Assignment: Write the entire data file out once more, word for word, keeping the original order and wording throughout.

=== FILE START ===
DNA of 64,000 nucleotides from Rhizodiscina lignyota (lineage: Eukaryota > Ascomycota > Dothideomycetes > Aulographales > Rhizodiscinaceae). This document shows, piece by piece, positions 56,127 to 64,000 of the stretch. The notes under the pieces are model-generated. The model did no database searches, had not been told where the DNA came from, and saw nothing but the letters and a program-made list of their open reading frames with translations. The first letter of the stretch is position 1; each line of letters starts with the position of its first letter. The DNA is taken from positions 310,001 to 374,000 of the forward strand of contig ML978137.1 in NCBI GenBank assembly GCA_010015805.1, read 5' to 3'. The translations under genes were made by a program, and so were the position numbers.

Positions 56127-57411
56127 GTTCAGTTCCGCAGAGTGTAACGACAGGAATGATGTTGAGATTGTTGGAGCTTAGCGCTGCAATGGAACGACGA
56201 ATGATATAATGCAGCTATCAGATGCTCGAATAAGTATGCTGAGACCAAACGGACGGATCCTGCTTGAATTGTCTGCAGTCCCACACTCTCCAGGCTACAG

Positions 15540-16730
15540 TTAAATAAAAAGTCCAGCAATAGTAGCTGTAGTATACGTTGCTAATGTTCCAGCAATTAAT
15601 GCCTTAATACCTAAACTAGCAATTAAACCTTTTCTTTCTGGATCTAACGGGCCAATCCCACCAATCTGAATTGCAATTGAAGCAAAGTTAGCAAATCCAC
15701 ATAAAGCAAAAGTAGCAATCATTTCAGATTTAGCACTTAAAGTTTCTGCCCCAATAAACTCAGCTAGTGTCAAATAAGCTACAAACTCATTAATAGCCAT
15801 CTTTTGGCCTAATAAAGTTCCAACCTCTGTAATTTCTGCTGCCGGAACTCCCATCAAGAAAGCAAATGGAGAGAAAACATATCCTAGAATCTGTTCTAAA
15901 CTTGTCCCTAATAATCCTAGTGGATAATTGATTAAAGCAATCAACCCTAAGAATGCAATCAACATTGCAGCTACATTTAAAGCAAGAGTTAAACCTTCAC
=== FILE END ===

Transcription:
DNA of 64,000 nucleotides from Rhizodiscina lignyota (lineage: Eukaryota > Ascomycota > Dothideomycetes > Aulographales > Rhizodiscinaceae). This document shows, piece by piece, positions 56,127 to 64,000 of the stretch. The notes under the pieces are model-generated. The model did no database searches, had not been told where the DNA came from, and saw nothing but the letters and a program-made list of their open reading frames with translations. The first letter of the stretch is position 1; each line of letters starts with the position of its first letter. The DNA is taken from positions 310,001 to 374,000 of the forward strand of contig ML978137.1 in NCBI GenBank assembly GCA_010015805.1, read 5' to 3'. The translations under genes were made by a program, and so were the position numbers.

Positions 56127-57411
56127 GTTCAGTTCCGCAGAGTGTAACGACAGGAATGATGTTGAGATTGTTGGAGCTTAGCGCTGCAATGGAACGACGA
56201 ATGATATAATGCAGCTATCAGATGCTCGAATAAGTATGCTGAGACCAAACGGACGGATCCTGCTTGAATTGTCTGCAGTCCCACACTCTCCAGGCTACAG

Positions 15540-16730
15540 TTAAATAAAAAGTCCAGCAATAGTAGCTGTAGTATACGTTGCTAATGTTCCAGCAATTAAT
15601 GCCTTAATACCTAAACTAGCAATTAAACCTTTTCTTTCTGGATCTAACGGGCCAATCCCACCAATCTGAATTGCAATTGAAGCAAAGTTAGCAAATCCAC
15701 ATAAAGCAAAAGTAGCAATCATTTCAGATTTAGCACTTAAAGTTTCTGCCCCAATAAACTCAGCTAGTGTCAAATAAGCTACAAACTCATTAATAGCCAT
15801 CTTTTGGCCTAATAAAGTTCCAACCTCTGTAATTTCTGCTGCCGGAACTCCCATCAAGAAAGCAAATGGAGAGAAAACATATCCTAGAATCTGTTCTAAA
15901 CTTGTCCCTAATAATCCTAGTGGATAATTGATTAAAGCAATCAACCCTAAGAATGCAATCAACATTGCAGCTACATTTAAAGCAAGAGTTAAACCTTCAC